Campus | March 1, 2013 at 3:20 pm

It’s Not Just Harvard


A failure to deal with mental health problems is far from a uniquely Harvard problem. The national scrutiny and high expectations placed upon Harvard students may increase stress and make these problems worse, but in every institution of higher learning in America, mental health is a serious issue. Suicides on state college campuses don’t get much press, but they’re more common than most would imagine. The broader point here is that I don’t believe Harvard is any worse at addressing these issues than other schools are, the problem is far more systematic than that.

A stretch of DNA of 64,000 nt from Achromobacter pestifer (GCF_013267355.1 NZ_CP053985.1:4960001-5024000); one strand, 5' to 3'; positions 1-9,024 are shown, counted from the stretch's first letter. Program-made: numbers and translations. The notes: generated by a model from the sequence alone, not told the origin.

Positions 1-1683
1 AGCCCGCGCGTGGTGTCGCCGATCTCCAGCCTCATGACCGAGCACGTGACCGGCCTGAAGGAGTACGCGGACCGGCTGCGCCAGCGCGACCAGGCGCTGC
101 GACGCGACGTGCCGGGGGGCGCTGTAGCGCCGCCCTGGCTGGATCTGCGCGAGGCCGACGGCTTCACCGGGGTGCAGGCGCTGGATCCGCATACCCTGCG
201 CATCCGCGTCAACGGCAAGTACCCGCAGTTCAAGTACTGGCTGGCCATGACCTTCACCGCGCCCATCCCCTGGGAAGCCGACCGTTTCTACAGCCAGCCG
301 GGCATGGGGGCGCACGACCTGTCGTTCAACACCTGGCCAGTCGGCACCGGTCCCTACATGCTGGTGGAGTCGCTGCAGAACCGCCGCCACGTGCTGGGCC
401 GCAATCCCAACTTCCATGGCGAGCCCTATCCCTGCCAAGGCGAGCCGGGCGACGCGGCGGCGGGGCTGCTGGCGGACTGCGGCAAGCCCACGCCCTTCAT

The feeling of isolation that students feel when placed in an alien setting is universal across campuses. Isolated from family, childhood friends, religious groups, etc. many students fail to replicate the kinds of nonjudgmental communities that would allow them to talk openly about mental health and encourage them to seek help when necessary. Colleges can’t make people good friends, force people to join religious groups, or make them call mom about their problems, but they can do more to provide opportunities for students to form communities. Systems like the “entryway” are a good framework to start from, but everyday life is sometimes too busy for even close neighbors to become mentally and emotionally close. I am not a psychologist by training so I cannot pretend to come up with a realistic way to help students form communities myself, but that is something that colleges across the country need to try to do.

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